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2 February 2012 Amyloid diagnostics: probing protein aggregation and conformation with ultrasensitive fluorescence detection
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While dozens of human ailments are now identified as "protein aggregation diseases", aggregation by itself does not seem to be a clear determinant of the toxicity. The structural transformation that accompanies the initial steps of aggregation may be an even more important aspect controlling the biological effects of these protein particles. For this, the key is to develop appropriate fluorescent biomarkers which can probe both aggregation and conformation at low physiological concentrations. Using Alzheimer's amyloid beta (Aβ) as a model system, we have developed probes suitable for the application of Fluorescence Correlation Spectroscopy (FCS, which reports aggregation) and Förster Resonance Energy Transfer (FRET, which reports conformational changes) techniques. To diagnose these changes in the cerebrospinal fluid of Alzheimer's patients, we are now designing better single molecule detection devices. Here we report a confocal device with a 4π collection geometry, which detects more than 0.5 million photons per second from a single rhodamine B molecule in aqueous solution, which to our knowledge is the highest sensitivity achieved so far with such devices. This allows us to perform quick and sensitive antibunching measurements which report the aggregate mass and fluorophore lifetime of Aβ oligomers.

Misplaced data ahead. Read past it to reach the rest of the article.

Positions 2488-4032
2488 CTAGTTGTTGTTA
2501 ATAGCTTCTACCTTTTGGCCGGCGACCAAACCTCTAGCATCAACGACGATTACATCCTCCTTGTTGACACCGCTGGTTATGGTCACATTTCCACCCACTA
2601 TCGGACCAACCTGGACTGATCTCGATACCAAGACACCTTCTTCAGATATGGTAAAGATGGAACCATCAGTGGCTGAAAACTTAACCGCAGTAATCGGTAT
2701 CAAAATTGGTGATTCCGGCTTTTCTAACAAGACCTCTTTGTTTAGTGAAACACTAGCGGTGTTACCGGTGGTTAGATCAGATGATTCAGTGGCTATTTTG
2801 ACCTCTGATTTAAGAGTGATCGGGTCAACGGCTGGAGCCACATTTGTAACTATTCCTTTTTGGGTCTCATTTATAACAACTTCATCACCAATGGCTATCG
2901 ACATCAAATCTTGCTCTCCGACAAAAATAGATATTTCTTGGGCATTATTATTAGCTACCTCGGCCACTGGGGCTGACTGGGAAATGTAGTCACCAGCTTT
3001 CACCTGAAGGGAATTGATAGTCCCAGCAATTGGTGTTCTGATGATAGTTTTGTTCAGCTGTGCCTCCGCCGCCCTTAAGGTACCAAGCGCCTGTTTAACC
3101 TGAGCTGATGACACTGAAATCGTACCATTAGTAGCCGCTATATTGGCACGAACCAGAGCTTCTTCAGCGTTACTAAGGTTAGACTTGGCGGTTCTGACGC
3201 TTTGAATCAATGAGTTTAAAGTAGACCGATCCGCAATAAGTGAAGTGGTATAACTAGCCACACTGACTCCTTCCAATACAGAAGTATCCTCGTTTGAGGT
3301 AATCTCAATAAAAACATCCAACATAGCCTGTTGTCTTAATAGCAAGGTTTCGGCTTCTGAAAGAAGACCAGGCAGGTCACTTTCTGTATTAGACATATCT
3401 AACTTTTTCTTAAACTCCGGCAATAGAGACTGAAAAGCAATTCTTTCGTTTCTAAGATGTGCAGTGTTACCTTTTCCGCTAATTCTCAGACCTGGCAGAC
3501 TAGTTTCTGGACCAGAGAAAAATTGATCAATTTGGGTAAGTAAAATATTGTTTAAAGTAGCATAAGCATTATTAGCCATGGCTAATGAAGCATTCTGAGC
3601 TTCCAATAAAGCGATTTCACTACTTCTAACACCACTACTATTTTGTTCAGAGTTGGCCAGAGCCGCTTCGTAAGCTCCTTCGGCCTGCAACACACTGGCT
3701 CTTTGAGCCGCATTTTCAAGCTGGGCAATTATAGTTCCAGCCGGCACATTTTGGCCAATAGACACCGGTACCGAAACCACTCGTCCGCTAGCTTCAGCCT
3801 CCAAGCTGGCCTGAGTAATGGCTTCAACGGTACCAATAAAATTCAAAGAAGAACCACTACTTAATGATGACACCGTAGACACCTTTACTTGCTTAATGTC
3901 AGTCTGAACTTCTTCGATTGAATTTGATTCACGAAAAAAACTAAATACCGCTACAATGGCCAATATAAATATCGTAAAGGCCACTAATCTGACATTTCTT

© (2012) COPYRIGHT Society of Photo-Optical Instrumentation Engineers (SPIE). Downloading of the abstract is permitted for personal use only.
Rajiv Abhyankar, Banakanidhi Sahoo, Niraj K. Singh, Linda M. Meijer, Bidyut Sarkar, Anand K. Das, Suman Nag, Muralidharan Chandrakesan, Debanjan Bhowmik, Sucheta Dandekar, and Sudipta Maiti "Amyloid diagnostics: probing protein aggregation and conformation with ultrasensitive fluorescence detection", Proc. SPIE 8233, Reporters, Markers, Dyes, Nanoparticles, and Molecular Probes for Biomedical Applications IV, 82330B (2 February 2012);

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